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Addressing the “Housing Stock Debt”

The Census Bureau reported [1] that single-family housing starts rose 2% in October to 936,000, and housing completions were 10.3% higher from September’s 1.13 million. 

“Construction activity reflected elevated home builder sentiment, which reached a 20-month high in October,” said realtor.com [2]’s Senior Economist, George Ratiu. 

Building permits rose in October to 1.46 million, which is 5% higher than the September rate of 1.39 million and a 14% increase from the October 2018 rate of 1.28 million. 

First American Financial Corporation Chief Economist Mark Fleming noted low mortgage rates, rising household income, and a surge of millennials had boosted the demand for housing. Fleming, though, said inventory would continue to be an issue. 

“However, we have underbuilt new housing relative to demand for years. Building will have to exceed household formation for a number of years to reduce the housing stock ‘debt’ we have accumulated,” Fleming said.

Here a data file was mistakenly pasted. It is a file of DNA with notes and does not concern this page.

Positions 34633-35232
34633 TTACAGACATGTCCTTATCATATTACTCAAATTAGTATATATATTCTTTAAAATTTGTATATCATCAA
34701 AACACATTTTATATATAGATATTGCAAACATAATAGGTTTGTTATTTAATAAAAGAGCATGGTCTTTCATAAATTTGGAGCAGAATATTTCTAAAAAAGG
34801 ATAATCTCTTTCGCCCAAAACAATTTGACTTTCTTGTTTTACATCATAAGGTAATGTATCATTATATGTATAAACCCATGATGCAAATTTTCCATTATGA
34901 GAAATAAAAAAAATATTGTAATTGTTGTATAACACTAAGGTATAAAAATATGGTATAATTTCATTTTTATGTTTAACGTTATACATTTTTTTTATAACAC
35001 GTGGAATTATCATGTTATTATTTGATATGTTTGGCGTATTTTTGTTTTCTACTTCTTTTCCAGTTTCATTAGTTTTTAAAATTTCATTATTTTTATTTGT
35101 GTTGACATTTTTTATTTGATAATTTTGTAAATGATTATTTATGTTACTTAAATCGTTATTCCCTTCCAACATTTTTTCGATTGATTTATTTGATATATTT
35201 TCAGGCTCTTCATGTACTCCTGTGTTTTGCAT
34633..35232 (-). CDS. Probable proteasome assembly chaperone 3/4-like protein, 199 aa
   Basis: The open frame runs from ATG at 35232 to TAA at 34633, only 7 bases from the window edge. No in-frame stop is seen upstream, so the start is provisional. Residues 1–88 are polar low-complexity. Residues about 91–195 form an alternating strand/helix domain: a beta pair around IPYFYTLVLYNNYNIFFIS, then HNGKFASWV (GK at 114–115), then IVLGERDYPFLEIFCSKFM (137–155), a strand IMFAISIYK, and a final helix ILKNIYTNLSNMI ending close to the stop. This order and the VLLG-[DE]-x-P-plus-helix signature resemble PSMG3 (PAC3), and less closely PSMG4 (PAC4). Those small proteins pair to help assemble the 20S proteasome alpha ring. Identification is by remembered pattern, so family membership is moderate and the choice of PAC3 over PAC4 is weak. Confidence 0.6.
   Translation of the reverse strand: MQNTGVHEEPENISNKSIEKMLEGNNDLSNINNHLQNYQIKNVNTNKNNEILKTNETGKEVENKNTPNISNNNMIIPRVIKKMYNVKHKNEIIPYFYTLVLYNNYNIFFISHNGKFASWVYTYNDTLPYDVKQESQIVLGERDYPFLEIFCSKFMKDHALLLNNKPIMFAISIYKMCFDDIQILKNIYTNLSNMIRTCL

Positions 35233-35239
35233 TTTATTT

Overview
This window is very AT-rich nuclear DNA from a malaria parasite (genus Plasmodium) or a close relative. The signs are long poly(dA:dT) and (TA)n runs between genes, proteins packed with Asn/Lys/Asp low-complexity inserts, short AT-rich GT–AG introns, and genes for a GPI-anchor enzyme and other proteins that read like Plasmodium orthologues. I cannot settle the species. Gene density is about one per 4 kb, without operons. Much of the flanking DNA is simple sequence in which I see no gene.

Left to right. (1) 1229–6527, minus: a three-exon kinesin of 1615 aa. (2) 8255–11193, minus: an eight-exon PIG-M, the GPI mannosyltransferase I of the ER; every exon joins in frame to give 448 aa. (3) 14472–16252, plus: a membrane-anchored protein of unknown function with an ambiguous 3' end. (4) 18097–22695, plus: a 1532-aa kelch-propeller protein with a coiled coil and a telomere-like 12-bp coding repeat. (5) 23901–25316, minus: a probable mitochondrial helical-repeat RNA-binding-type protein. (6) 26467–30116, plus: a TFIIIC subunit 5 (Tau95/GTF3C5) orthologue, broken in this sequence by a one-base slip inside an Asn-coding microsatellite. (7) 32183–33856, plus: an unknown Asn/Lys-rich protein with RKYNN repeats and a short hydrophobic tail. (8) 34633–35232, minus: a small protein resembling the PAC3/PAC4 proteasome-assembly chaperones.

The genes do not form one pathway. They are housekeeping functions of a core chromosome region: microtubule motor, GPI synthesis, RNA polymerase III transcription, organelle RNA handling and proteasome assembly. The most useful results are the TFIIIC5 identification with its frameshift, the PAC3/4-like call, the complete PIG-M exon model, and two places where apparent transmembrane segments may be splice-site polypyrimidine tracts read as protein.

Fleming said First AM expects strong housing demand to continue and construction to accelerate in 2020, which “may help alleviate some competition in the market.” 

The Northeast was the only region in the nation that recorded a month-to-month decline in housing starts, falling 21.9%. The Midwest region grew by 8.7%, the South rose by 0.7%, and the West rose by 17.6%. 

BuildFax’s Housing Health Report [3] echoed the Census Bureau’s sentiment, reporting single-family authorizations rose 2.33% year-over-year, and the existing-housing maintenance volume rose 6.08% annually. 

“Last November, housing activity experienced the first instance of blanket declines since 2011, when the economy was still recovering from the 2008 recession. Almost a year following November’s declines, we’re now seeing blanket increases,” said Jonathan Kanarek, Managing Director of BuildFax. “In light of the recent upswing in housing activity, it’s likely the 2019 housing slide was a stabilization of a white-hot market. This is, of course, further bolstered by a strengthening economy that recently experienced interest rate cuts, steady wage growth, and a reversion in the yield curve.”

BuildFax’s report added that October report marks the one-year anniversary of the Camp Fire—the most destructive wildfire in California’s recorded history. The report found that new construction rose 94.34% since the Camp Fire impacted Butte County.